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Scientists create molecular sieve to separate hydrocarbons from crude oil

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Scientists have developed a new filtering material that can separate ethylene from ethane in crude oil, creating a more efficient, economical and eco-friendly way to make plastics. 

The new MOF framework separates captures ethane hydrocarbons from crude oil and allow ethylene to pass through
(Ethane (blue) is captured by the MOF, while ethylene (yellow) passes through - image via NIST)

The filtering material is a type of microporous metal-organic framework (MOF), developed by scientists at the National Institute of Standards and Technology (NIST). 

MOFs have been considered as a potential for separating individual hydrocarbons from complex mixtures like crude oil for years, but most developed so far have captured the ethylene within the filter, while allowing the other materials through. This then leaves the problem of further separating the ethylene from the MOF.

According NIST’s latest study, however, their new iron-peroxo based MOF can be successful at working the opposite way - capturing the ethane while allowing the pure ethylene to pass through and be collected. 

The iron-peroxo MOF is basically a framework of organic chains joined by metal atoms. The team were able to modify the walls of a particular strand to include iron peroxide groups found in enzymes that can break down carbon-hydrogen bonds. When they passed crude oil over this MOF - which resembles the frame of a skyscraper, but on a molecular level - they found that it attracted and bound ethane strongly. 

By identifying which parts of the structure bound it most effectively, they believe they can make the compound more versatile and more effective at separating ethylene from ethane.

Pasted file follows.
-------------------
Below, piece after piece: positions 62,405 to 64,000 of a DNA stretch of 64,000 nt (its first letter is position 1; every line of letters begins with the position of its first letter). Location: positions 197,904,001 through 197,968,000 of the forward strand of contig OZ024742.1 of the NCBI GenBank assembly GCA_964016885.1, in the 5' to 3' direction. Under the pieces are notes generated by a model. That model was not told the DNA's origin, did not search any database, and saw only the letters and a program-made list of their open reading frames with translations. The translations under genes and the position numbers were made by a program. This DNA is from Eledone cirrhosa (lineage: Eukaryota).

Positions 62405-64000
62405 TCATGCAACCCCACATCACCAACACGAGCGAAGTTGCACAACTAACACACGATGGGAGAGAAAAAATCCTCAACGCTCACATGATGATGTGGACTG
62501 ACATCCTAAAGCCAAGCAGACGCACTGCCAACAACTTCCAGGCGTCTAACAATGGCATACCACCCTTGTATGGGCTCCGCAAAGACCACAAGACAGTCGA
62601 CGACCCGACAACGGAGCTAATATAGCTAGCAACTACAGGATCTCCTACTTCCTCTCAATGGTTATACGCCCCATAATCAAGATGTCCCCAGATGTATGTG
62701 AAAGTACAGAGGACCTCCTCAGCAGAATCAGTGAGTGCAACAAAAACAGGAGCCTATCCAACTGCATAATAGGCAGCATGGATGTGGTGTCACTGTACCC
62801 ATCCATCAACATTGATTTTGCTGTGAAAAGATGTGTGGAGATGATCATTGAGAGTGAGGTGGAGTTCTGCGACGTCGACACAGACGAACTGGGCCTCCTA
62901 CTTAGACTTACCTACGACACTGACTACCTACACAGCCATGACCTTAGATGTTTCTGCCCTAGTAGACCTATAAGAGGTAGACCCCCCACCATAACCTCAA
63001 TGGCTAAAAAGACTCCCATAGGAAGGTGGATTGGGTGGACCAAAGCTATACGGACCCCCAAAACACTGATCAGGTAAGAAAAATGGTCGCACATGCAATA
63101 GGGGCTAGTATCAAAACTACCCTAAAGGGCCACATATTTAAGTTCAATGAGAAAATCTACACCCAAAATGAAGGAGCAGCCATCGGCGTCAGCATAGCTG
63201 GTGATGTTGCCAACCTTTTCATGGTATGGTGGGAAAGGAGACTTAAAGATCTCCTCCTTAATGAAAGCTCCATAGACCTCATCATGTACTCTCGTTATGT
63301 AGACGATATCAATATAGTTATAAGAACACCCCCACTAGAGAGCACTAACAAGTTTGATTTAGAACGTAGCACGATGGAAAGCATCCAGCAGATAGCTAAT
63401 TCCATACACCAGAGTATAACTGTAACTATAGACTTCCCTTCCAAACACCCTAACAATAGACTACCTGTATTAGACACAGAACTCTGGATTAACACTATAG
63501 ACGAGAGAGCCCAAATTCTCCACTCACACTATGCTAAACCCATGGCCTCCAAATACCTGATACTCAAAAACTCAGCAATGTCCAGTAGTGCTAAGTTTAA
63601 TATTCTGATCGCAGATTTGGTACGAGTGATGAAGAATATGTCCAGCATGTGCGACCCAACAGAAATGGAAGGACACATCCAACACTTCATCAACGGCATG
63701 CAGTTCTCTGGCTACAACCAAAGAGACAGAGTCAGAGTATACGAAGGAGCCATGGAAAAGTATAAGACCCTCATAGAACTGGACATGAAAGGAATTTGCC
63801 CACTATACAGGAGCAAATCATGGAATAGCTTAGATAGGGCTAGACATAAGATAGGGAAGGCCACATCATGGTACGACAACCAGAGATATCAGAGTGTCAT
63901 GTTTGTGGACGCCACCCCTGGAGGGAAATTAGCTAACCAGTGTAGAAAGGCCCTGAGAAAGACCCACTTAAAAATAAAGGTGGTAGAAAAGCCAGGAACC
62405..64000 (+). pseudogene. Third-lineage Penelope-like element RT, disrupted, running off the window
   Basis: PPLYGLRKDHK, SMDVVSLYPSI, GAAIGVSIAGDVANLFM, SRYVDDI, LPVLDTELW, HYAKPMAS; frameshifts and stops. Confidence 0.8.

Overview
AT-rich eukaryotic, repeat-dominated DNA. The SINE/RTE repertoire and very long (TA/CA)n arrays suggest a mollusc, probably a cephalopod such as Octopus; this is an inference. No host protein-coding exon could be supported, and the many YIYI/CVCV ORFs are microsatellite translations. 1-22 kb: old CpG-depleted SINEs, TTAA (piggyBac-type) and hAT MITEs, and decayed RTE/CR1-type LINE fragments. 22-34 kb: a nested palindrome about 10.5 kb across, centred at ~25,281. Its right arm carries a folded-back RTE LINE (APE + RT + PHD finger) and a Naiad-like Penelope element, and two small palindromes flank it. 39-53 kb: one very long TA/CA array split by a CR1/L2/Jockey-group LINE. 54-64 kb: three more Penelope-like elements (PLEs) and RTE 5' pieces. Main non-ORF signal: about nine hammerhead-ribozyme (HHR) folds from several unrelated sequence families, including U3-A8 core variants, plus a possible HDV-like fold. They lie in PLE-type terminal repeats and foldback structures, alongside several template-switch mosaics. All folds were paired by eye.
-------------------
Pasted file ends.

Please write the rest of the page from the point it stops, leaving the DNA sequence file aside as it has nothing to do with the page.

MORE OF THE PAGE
The benefits of a new filtering system for separating ethylene from crude oil vs the traditional method
(Image via NIST)

This is a hugely valuable discovery since ethylene is used to create polyethylene plastics - such as shopping bags and containers. Globally, over 150 million tonnes are produced each year. 

The traditional way of separating ethylene from ethane is using a cryogenic distillation process that involves cooling it to -100 degrees C. Or it can be produced by steam cracking, a process that involves heating the hydrocarbons with steam up to 950 degrees C. Both of these processes however are extremely complex, inefficient and expensive. 

This cheaper and more energy efficient method of processing ethylene directly from crude oil will be a huge boost to the industry if NIST scientists can demonstrate its success on a large scale. 

Professor Banglin Chen, head of the team, said: “Without the fundamental understanding of the mechanism, no one would believe our results. We also think that we can try to add other small groups to the surface, maybe do other things. It’s a whole new research direction and we’re very excited.”

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Recent Comments
This is a great effective new research direction. I'll like to be updated on this, thanks.
Mubarak Abolore Azeez, 31 October 2018
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Scientists create molecular sieve to separate hydrocarbons from crude oil - Time to read 3 min
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